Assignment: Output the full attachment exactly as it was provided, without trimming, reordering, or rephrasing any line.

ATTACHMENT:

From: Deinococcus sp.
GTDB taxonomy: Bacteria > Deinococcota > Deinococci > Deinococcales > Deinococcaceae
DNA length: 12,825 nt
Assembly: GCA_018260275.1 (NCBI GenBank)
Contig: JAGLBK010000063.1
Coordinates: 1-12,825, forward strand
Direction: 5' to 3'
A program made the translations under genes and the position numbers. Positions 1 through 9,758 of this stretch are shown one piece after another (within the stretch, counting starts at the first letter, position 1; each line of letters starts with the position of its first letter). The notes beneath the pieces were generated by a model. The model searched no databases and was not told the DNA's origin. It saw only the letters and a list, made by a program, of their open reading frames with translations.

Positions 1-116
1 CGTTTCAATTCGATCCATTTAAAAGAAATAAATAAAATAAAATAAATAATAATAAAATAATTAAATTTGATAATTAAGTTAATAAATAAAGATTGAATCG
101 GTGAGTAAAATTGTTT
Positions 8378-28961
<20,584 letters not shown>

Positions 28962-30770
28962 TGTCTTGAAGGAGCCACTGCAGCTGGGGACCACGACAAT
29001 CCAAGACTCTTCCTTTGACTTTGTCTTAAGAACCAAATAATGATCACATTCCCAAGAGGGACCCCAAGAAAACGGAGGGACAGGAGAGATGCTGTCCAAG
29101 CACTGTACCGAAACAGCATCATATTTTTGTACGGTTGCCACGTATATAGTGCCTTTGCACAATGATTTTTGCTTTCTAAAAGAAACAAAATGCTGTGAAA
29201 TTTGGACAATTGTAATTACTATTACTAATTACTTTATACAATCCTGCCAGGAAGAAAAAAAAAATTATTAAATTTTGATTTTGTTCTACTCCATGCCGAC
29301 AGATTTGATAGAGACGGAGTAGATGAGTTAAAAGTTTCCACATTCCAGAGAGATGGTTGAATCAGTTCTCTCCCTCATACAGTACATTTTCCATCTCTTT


From: Deinococcus sp.
GTDB taxonomy: Bacteria > Deinococcota > Deinococci > Deinococcales > Deinococcaceae
DNA length: 12,825 nt
Assembly: GCA_018260275.1 (NCBI GenBank)
Contig: JAGLBK010000063.1
Coordinates: 1-12,825, forward strand
Direction: 5' to 3'
A program made the translations under genes and the position numbers. Positions 1 through 9,758 of this stretch are shown one piece after another (within the stretch, counting starts at the first letter, position 1; each line of letters starts with the position of its first letter). The notes beneath the pieces were generated by a model. The model searched no databases and was not told the DNA's origin. It saw only the letters and a list, made by a program, of their open reading frames with translations.

Positions 1-116
1 CGTTTCAATTCGATCCATTTAAAAGAAATAAATAAAATAAAATAAATAATAATAAAATAATTAAATTTGATAATTAAGTTAATAAATAAAGATTGAATCG
101 GTGAGTAAAATTGTTT
Positions 8378-28961
<20,584 letters not shown>

Positions 28962-30770
28962 TGTCTTGAAGGAGCCACTGCAGCTGGGGACCACGACAAT
29001 CCAAGACTCTTCCTTTGACTTTGTCTTAAGAACCAAATAATGATCACATTCCCAAGAGGGACCCCAAGAAAACGGAGGGACAGGAGAGATGCTGTCCAAG
29101 CACTGTACCGAAACAGCATCATATTTTTGTACGGTTGCCACGTATATAGTGCCTTTGCACAATGATTTTTGCTTTCTAAAAGAAACAAAATGCTGTGAAA
29201 TTTGGACAATTGTAATTACTATTACTAATTACTTTATACAATCCTGCCAGGAAGAAAAAAAAAATTATTAAATTTTGATTTTGTTCTACTCCATGCCGAC
29301 AGATTTGATAGAGACGGAGTAGATGAGTTAAAAGTTTCCACATTCCAGAGAGATGGTTGAATCAGTTCTCTCCCTCATACAGTACATTTTCCATCTCTTT